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By Y. C. Fung

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Extra resources for Biodynamics: Circulation

Example text

Is shown in the uppermost part of the figure. When the ventricular pressure exceeds the pressure in the aorta the aortic valve opens and blood is ejected into the aorta. Later, when the ventricular pressure becomes smaller than that in the aorta the ejecting jet decelerates . At the instant marked as AC the aortic valve closes. The aortic pressure curve reflects the closure of the aortic valve with a dicrotic notch. ) is similar to that of the left ventricle, but at a lower level. The pulmonary artery pressure curve is similar to that of the aorta but also at a lower level.

When the aortic pressure rises sufficiently so that deceleration of the flow occurs, an adverse pressure gradient is produced, P2 at the valve cusp tip exceeds the pressure PI at a station upstream. The higher pressure P2 causes a greater flow into the sinus which carries the cusp toward apposition. ,~ ......... 5 :4 Flow pattern within the sinus of Valsalva . The peak deceleration occurs just before the valve closure. The vortical motion established earlier upon the opening of the valve has the merit of preventing the valve cusp from bulging outward to contact the walls of the sinuses.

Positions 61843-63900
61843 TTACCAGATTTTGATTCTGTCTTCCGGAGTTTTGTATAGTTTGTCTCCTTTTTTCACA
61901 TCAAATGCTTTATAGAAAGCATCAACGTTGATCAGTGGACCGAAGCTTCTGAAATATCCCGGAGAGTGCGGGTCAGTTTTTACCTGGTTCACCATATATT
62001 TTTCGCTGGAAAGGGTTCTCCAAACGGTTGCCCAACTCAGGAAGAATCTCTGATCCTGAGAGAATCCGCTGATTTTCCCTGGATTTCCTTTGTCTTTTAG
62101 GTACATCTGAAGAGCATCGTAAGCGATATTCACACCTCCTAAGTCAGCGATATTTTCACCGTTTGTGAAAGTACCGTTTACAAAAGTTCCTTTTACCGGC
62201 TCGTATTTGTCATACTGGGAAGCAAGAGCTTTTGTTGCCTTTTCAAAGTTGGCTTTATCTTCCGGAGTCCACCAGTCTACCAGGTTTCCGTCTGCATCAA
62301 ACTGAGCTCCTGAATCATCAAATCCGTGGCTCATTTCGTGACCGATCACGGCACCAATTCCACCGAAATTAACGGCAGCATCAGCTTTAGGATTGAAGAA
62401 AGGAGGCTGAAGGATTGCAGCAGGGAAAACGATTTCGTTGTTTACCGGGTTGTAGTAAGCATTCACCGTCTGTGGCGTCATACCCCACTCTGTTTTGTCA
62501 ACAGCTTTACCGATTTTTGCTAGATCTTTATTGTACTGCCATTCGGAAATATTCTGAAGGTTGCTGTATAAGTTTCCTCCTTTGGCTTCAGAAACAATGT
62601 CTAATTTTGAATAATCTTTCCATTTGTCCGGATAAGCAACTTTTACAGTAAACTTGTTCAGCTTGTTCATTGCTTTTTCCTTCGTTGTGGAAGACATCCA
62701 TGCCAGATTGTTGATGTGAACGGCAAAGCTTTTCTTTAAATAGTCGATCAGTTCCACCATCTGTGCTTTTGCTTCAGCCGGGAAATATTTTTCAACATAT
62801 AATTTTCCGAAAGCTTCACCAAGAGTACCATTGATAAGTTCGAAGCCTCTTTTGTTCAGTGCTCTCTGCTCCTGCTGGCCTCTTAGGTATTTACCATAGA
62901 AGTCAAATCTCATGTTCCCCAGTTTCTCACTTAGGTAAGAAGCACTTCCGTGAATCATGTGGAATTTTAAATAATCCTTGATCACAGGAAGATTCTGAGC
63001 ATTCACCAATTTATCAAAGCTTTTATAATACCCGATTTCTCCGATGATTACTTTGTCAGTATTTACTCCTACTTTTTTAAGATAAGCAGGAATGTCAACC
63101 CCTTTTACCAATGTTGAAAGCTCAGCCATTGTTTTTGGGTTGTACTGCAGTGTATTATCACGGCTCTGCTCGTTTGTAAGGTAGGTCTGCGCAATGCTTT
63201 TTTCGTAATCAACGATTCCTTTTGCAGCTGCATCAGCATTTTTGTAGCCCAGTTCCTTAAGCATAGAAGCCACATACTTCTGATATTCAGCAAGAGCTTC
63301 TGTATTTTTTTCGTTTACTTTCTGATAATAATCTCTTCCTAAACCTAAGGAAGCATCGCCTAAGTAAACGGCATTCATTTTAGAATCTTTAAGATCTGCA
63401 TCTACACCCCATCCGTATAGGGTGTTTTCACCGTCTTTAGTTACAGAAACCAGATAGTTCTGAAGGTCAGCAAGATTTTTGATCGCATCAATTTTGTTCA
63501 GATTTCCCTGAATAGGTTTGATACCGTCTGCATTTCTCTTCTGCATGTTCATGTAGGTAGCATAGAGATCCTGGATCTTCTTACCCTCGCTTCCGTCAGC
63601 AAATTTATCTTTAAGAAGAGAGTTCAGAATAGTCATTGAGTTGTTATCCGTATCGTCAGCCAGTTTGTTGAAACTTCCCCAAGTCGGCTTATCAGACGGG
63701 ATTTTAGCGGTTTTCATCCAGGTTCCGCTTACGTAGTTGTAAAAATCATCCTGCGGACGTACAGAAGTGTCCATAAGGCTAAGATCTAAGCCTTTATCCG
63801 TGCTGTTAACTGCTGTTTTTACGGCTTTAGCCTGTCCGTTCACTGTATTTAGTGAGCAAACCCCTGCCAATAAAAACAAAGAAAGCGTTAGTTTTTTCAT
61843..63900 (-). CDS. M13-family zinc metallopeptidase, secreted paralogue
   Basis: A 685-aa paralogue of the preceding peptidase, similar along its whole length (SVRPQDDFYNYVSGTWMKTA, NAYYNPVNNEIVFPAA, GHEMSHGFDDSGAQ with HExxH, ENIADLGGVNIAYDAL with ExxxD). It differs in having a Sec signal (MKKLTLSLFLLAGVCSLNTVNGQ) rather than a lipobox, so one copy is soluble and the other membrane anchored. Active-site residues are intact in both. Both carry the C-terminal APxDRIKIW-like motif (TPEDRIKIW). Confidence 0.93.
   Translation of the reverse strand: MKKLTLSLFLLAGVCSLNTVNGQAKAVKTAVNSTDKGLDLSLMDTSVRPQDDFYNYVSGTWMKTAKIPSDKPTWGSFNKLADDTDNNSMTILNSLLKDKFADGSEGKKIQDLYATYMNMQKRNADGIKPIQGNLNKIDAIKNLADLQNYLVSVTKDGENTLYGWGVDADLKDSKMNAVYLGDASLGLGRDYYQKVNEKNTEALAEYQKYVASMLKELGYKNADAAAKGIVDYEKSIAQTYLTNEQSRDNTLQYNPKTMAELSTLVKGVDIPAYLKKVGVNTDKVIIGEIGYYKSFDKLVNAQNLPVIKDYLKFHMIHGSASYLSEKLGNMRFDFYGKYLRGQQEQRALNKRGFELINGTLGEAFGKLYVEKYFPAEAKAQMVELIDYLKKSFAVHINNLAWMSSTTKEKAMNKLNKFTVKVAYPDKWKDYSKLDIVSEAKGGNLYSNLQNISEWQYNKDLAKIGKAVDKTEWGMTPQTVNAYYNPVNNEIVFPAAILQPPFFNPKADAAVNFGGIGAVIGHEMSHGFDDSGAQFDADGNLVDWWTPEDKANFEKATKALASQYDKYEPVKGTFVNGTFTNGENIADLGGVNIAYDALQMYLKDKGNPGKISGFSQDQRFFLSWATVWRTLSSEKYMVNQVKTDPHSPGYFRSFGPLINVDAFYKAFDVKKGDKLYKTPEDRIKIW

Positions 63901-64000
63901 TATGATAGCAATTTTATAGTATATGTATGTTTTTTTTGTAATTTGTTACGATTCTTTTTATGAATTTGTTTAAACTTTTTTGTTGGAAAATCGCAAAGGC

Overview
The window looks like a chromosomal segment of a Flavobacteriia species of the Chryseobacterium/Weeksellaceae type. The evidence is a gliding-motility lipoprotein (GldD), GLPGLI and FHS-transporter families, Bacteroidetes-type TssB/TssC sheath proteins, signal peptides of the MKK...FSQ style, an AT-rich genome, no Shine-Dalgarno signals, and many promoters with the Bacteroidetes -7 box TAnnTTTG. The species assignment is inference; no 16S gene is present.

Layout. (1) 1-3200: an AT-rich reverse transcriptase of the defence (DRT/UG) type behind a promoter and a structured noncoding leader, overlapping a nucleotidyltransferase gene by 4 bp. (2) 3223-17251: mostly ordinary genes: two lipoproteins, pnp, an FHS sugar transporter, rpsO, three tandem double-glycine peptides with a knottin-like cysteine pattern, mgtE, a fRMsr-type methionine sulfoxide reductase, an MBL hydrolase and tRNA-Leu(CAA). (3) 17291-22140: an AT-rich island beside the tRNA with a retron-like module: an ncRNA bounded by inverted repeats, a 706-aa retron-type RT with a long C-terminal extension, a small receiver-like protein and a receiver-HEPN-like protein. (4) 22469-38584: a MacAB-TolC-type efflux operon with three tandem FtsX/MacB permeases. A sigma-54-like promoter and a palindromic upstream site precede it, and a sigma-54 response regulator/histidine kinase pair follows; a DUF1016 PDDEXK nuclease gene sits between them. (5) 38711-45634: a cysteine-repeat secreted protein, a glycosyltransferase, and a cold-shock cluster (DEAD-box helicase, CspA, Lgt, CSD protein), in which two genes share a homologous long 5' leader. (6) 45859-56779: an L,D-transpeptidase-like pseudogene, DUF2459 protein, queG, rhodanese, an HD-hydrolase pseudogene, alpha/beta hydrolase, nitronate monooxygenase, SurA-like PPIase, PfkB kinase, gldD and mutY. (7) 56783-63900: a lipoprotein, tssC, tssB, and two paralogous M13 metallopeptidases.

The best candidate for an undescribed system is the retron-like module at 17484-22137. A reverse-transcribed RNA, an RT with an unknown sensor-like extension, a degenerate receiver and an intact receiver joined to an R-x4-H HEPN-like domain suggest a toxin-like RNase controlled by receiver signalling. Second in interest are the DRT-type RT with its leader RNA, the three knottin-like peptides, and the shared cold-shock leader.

It is also called the reducedfrequency. The Reynolds number and Strouhal number together define the dynamic similarity for model testing . The flow patterns in Fig. 5: 5 show that the deceleration of the jet and the associated adverse pressure gradient are the mechanism responsible for valve closure during diastole. The deceleration causes the pressure within the valve to fall below that of the surrounding fluid in the ventricle, and an inward motion of the ventricular fluid results which closes the valve.

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